Friday, June 17, 2016

Sharing the Author Experience

This week I had the pleasure of attending Dorothea Benton Frank's speaking and signing sponsored by one of our indie bookstores, Watermark Books. Approximately fifty people attended, mostly women. Drinks were available for purchase and it was hosted at an outside venue called Abode, a venue I've never been to before. Brightly colored sunglasses were given to the first dozen to come in the door, and photos were taken of us with them on. When Dottie came in she went up and down the aisles and greated many of us, hugging a few she remembered from previous encounters or friends from way back. Instead of telling us about her newest book "All Summer Long," she shared some of the quirky experiences she has had on her current six-week book tour, followed by answering our many questions. She was funny, gracious and delightful and with seventeen novels worth of experience she had a lot to share.

What did I learn from this experience? 

  • Be your true self in front of an audience. People will recognize ingenuous author behavior. And if you're a little nervous they will understand.
  • Talk about what the readers want to hear. Ask them.
  • "Listen" to questions and answer the best you can. If you don't know, be honest.
  • Dare to be human and laugh at your own mistakes or foibles. We all have them, you know. 
  • Smile. People will smile back and feel special.
  • Laugh when things are funny, but never at someone else's expense.
  • Make eye contact with various audience members all around the room. Again, this makes the audience members feel special.
  • Ask questions of the readers, too. What was your favorite part? Who was your favorite character? etc. 
  • Relax. Reminise. Be relatable. 
  • Share a little bit of yourself. The names of authors you enjoy, your favorite books growing up. 
  • Be entertaining. If the audience enjoys your stories and discussion they will no doubt enjoy your book.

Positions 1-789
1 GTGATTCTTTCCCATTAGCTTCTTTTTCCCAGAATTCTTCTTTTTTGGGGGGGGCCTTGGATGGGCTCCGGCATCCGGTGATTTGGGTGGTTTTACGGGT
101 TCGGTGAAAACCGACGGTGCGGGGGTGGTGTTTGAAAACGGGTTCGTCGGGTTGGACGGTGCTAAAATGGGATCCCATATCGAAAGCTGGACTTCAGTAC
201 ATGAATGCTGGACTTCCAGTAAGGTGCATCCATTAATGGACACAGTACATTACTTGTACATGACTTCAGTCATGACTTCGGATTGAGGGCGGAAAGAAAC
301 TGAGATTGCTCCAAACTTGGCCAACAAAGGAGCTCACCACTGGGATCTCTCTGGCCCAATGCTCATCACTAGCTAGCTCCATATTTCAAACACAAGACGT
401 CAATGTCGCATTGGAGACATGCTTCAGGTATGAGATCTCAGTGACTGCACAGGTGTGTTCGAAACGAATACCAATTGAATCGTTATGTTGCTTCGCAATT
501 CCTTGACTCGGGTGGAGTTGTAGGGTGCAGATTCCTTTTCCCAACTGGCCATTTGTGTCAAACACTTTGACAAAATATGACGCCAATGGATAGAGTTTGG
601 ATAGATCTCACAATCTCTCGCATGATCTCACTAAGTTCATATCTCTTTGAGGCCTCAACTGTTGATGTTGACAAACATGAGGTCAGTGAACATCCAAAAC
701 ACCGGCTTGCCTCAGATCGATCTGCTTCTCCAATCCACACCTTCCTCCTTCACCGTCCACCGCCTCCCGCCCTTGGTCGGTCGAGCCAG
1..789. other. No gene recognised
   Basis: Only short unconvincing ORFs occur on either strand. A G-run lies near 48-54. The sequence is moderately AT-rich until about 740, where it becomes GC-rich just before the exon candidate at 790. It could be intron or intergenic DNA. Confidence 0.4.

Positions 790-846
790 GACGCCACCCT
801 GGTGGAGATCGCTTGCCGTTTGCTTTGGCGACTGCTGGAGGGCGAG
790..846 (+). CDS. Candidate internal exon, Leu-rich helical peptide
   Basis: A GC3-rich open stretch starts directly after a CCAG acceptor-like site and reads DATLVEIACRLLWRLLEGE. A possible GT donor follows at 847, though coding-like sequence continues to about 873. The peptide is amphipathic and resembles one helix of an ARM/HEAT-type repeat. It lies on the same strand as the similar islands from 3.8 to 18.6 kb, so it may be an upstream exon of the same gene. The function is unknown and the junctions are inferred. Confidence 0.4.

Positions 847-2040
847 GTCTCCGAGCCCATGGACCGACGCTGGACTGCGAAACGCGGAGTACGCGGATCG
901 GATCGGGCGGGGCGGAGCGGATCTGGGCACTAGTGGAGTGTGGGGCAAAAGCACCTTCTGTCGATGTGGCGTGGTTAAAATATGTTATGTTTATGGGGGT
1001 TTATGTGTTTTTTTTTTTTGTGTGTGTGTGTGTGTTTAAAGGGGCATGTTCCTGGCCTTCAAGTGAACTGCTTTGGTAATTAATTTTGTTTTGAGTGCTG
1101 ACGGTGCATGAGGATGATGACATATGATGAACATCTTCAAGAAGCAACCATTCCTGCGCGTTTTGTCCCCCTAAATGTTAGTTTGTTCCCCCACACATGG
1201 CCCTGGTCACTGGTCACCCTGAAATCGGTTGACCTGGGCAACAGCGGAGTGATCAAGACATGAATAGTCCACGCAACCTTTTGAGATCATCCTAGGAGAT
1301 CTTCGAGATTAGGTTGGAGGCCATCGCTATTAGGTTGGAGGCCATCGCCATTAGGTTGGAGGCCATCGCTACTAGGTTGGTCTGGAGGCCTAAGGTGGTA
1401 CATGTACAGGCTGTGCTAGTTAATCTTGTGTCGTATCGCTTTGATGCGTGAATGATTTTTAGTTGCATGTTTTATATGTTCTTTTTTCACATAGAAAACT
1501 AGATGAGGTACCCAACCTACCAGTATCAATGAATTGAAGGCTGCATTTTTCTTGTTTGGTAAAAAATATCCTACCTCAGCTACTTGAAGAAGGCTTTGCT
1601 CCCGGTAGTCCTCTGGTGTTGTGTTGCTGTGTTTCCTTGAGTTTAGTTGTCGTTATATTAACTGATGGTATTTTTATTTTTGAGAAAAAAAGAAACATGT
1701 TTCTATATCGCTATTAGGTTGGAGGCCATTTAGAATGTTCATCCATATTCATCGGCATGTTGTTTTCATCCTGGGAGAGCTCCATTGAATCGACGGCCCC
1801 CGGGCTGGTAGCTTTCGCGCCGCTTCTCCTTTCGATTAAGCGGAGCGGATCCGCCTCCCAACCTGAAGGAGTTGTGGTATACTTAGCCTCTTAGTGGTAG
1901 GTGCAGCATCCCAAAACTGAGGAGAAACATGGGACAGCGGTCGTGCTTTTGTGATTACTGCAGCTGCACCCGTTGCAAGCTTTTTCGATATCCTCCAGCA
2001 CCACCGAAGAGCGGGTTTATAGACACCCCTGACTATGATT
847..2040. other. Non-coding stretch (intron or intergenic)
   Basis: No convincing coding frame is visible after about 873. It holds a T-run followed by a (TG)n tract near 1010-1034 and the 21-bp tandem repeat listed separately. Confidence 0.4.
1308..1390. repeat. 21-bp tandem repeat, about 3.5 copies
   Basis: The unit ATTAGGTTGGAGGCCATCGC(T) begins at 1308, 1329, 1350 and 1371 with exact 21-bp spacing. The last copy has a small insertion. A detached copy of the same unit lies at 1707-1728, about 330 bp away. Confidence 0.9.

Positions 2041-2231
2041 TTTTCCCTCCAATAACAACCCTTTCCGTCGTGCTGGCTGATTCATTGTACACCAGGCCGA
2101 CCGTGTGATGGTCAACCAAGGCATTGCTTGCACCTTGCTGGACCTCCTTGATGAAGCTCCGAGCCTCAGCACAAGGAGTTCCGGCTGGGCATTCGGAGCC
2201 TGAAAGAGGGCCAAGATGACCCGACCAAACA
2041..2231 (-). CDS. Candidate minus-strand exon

• Network. There are other authors, book buyers and sellers in the audience. They are readers, too. Be enthusiastic and enjoy yourself.
I'm going to try and use all of these the next time I'm talking to a group and I hope they come in handy for you.

Write on, my friends.

Bonnie (BD) Tharp is an award-winning author of women's fiction for FEISTY FAMILY VALUES and PATCHWORK FAMILY.  Also, the author of Kindle ebook short stories: THE CROSSROADS & EARL DIVINE.

I have a new Young Adult manuscript ready for an agent or publisher, whichever comes first. Wish me luck!

Friday, June 10, 2016

Interview With Mystery Writer B. J. Bourg by Jacqueline Seewald

Our interview today is with a very special mystery writer. I will refer to him as the real deal when it comes to writing police procedurals.

B.J. Bourg is a twenty-five-year veteran of law enforcement and has worked as a patrol cop, detective, police academy instructor, SWAT officer, sniper leader, and chief investigator for a district attorney’s office. He is a former professional boxer and a lifelong martial artist. He loves vacationing in the mountains and is especially drawn to hiking, climbing, photographing dangerous animals, and traversing wild rivers in anything that will float. Above all else, he is a father and husband, and the highlight of his life is spending time with his wife and children.

B.J., before we start, I just want to congratulate you on the fine reviews you received from Library Journal and Kirkus among others. 

Question: What is the title and genre of your novel? Why did you select them?

Answer: The title is Hollow Crib and it’s a mystery.

Question:  What inspired this novel? How did it come about?